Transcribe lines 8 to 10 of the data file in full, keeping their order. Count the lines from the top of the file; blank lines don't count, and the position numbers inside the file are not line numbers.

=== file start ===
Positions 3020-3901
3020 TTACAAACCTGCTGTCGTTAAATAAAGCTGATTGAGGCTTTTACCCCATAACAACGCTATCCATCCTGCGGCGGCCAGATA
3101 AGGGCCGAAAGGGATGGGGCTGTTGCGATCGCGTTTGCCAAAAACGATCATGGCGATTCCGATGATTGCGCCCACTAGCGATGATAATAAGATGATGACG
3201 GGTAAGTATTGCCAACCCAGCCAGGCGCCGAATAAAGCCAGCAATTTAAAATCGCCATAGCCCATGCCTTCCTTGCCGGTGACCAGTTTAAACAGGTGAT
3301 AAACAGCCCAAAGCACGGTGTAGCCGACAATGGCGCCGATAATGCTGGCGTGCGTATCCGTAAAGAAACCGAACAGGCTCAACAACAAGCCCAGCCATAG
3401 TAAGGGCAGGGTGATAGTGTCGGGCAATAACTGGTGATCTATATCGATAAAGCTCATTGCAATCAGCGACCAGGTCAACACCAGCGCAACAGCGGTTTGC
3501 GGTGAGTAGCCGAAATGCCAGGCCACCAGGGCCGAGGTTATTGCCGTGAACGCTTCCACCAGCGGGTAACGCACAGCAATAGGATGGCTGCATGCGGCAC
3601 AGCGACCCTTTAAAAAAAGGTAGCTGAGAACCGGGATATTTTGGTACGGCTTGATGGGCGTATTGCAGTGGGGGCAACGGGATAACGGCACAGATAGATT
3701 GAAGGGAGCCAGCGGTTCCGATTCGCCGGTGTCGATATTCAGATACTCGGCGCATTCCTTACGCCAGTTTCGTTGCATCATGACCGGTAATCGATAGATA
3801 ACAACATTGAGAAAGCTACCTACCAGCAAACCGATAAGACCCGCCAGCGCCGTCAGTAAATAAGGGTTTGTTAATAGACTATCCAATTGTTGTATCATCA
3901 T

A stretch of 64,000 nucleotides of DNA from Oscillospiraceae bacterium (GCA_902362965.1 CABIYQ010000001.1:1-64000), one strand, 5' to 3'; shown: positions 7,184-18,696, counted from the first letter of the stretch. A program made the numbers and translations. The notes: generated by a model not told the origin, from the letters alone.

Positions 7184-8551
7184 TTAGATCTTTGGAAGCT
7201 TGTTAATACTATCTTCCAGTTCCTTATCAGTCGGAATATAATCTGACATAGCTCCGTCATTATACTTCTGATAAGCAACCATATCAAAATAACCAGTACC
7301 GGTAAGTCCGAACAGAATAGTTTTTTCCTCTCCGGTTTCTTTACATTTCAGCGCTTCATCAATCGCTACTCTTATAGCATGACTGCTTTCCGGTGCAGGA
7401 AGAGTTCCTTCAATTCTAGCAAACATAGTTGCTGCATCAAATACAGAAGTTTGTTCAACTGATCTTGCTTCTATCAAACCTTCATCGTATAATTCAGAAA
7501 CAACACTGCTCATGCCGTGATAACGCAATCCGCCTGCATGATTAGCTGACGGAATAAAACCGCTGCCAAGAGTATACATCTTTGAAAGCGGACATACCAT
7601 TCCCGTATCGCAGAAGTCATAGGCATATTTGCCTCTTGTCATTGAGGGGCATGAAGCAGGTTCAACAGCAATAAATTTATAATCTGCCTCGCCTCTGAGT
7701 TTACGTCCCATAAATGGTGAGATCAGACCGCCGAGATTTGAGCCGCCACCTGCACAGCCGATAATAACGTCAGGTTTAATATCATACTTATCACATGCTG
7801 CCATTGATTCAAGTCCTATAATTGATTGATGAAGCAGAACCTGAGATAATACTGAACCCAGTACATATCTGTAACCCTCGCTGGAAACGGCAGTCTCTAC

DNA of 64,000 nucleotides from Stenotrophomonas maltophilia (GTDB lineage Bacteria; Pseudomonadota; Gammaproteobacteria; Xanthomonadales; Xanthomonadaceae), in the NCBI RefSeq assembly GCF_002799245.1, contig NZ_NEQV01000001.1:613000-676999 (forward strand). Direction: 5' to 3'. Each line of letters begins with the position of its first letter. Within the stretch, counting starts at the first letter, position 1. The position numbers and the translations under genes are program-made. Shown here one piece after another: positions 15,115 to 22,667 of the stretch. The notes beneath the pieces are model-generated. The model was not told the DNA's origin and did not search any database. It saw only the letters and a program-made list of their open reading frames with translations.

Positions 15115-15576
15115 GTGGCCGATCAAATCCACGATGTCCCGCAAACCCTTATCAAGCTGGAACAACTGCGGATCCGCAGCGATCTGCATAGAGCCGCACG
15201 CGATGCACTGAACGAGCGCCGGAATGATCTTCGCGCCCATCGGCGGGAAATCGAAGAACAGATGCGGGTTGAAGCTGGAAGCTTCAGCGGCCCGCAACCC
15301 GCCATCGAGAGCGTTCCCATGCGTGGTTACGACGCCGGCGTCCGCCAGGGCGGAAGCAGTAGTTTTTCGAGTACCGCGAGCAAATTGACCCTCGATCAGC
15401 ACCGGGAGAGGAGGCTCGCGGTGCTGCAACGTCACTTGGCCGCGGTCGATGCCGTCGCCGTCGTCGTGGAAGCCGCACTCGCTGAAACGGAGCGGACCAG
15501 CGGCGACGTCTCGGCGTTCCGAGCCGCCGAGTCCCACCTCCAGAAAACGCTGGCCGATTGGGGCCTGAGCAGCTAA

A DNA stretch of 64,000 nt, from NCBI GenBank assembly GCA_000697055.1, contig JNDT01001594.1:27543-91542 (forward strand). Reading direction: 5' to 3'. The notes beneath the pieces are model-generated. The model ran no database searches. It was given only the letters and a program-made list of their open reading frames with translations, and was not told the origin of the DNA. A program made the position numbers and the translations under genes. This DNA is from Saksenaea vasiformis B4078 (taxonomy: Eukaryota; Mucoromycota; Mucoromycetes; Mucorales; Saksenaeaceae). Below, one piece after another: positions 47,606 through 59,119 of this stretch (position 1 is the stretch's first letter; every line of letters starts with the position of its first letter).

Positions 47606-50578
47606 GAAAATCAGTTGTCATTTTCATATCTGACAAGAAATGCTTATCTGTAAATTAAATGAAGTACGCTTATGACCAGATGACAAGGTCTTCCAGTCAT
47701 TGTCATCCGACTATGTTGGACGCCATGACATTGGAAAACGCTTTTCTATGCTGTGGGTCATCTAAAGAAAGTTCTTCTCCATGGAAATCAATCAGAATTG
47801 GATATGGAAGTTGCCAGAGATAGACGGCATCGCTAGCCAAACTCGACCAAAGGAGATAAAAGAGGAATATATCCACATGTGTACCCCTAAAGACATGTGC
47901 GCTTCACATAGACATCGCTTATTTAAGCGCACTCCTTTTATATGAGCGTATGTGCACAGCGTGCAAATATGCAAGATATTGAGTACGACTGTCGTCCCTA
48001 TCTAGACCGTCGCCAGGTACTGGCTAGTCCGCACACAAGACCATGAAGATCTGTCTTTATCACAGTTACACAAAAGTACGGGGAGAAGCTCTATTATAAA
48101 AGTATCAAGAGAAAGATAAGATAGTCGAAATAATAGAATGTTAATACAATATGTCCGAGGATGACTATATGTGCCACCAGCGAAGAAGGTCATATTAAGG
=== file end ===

3601 AGCGACCCTTTAAAAAAAGGTAGCTGAGAACCGGGATATTTTGGTACGGCTTGATGGGCGTATTGCAGTGGGGGCAACGGGATAACGGCACAGATAGATT
3701 GAAGGGAGCCAGCGGTTCCGATTCGCCGGTGTCGATATTCAGATACTCGGCGCATTCCTTACGCCAGTTTCGTTGCATCATGACCGGTAATCGATAGATA
3801 ACAACATTGAGAAAGCTACCTACCAGCAAACCGATAAGACCCGCCAGCGCCGTCAGTAAATAAGGGTTTGTTAATAGACTATCCAATTGTTGTATCATCA